Dear Tom and Ray:
The other night, I came out of a function that was 99 percent women and 1 percent men (a quilt show, to answer your question). In the parking lot, two women asked if I had jumper cables, since their rental Chevy wouldn’t start. I pulled up my Suburban, popped the hood, pulled out my jumper cables and stopped two men to help us. The two men, myself and the two women stared at the engine of the rental car and had no idea where to place the jumper cables. We think it must have been a hybrid car, but the renter was never told this, and none of us had ever seen one. All we could do was tell her to call the rental firm. Question: Where were the battery terminals, and how do you tell a hybrid if you’ve never seen one? – Roni
TOM: The way you tell that a car is a hybrid, Roni, is that the word “HYBRID” is plastered all over the vehicle – usually once on the back and once on each side. People who buy hybrids like other people to know that they bought a hybrid, so they can smile and feel smug about their decision. I would do that, too, if I had a car to feel smug about.
RAY: So, companies that sell hybrids aren’t shy about plaster- ing them with labels. In fact, I can’t think of any hybrid car that Chevy makes yet, so I don’t think it was a hybrid.
TOM: More likely, the rental car was a Chevy Cobalt. The Cobalt’s battery happens to be located in its trunk, near the spare tire. There are other cars that have the battery in the trunk, or under the rear seat, usually to create more room for other stuff in the engine compartment … like the engine!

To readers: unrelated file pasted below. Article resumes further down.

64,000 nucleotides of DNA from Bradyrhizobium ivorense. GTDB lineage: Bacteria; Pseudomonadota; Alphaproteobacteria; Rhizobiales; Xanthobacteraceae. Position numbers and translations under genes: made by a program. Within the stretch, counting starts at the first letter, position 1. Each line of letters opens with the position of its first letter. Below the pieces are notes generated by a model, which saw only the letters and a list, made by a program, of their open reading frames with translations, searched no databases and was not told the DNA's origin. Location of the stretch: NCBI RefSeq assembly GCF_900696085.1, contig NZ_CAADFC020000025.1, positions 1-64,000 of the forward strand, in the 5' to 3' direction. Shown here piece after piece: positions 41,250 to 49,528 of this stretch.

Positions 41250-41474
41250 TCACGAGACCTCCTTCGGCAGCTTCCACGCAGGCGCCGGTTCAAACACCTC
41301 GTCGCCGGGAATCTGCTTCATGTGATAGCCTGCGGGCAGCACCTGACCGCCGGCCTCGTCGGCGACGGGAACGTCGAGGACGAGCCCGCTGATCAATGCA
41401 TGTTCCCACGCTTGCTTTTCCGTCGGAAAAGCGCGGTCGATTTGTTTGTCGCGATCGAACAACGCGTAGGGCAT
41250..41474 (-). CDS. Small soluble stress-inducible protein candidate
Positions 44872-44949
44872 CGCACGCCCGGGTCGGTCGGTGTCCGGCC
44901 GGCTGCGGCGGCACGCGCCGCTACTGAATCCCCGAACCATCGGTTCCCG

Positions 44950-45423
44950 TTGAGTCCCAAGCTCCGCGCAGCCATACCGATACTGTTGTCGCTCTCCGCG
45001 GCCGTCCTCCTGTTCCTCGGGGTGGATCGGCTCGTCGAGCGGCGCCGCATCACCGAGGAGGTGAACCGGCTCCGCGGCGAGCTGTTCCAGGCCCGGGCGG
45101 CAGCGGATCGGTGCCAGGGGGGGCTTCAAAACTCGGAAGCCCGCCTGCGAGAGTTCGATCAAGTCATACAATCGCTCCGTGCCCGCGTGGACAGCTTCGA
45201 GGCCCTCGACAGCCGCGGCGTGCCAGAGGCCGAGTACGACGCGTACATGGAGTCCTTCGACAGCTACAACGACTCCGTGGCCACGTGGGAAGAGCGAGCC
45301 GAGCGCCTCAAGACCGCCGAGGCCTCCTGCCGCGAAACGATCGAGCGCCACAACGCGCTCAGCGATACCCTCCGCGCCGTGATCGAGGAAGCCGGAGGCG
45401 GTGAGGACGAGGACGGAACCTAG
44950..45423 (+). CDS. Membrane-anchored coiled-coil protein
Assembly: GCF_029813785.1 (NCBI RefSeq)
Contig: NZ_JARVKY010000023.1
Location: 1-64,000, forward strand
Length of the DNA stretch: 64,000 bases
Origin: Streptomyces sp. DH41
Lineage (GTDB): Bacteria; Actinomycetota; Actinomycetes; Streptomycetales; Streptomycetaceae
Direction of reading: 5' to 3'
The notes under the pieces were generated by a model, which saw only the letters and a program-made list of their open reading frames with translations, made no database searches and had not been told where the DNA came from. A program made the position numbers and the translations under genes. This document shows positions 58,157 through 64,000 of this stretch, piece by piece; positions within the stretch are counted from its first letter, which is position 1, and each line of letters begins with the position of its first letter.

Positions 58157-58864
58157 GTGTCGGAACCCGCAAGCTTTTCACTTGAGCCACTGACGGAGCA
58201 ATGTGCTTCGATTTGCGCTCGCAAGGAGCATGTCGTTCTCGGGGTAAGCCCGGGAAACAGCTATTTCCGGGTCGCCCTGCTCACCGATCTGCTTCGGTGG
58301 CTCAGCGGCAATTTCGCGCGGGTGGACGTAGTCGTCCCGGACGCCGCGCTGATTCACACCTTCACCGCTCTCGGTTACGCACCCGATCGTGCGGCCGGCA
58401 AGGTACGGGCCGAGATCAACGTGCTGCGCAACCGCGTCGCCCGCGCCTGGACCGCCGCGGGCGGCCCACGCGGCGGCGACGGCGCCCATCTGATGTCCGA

RAY: And in almost all such cars, there’s a set of auxiliary battery terminals under the hood that are attached by wire to the battery. Those are there for jumpstarting the car. In the Cobalt, the remote terminals are attached to the fuse box, which is up near the firewall, close to the windshield.
TOM: So that’s the explanation, I think, Roni. It was dark, you didn’t know to look for the remote battery terminals, and the guys you stopped to help you weren’t experts on battery placement either. I’m just guessing. I mean, I don’t want to stereotype anybody, but knowing that they just came out of a quilting show, I’d be surprised if they’re also big readers of Automotive Battery Digest.
+ + +
What is the most cost-effective way to buy a car? Tom and Ray hash it all out in their pamphlet “Should I Buy, Lease, or Steal My Next Car?” Send $4.75 (check or money order) to Next Car, P.O. Box 536475, Orlando, FL32853-6475.
+ + +
Got a question about cars? Write to Click and Clack in care of this newspaper, or e-mail them by visiting the Car Talk Web site at www.cartalk.com.
(c) 2007 by Tom and Ray Magliozzi
and Doug Berman Distributed by King Features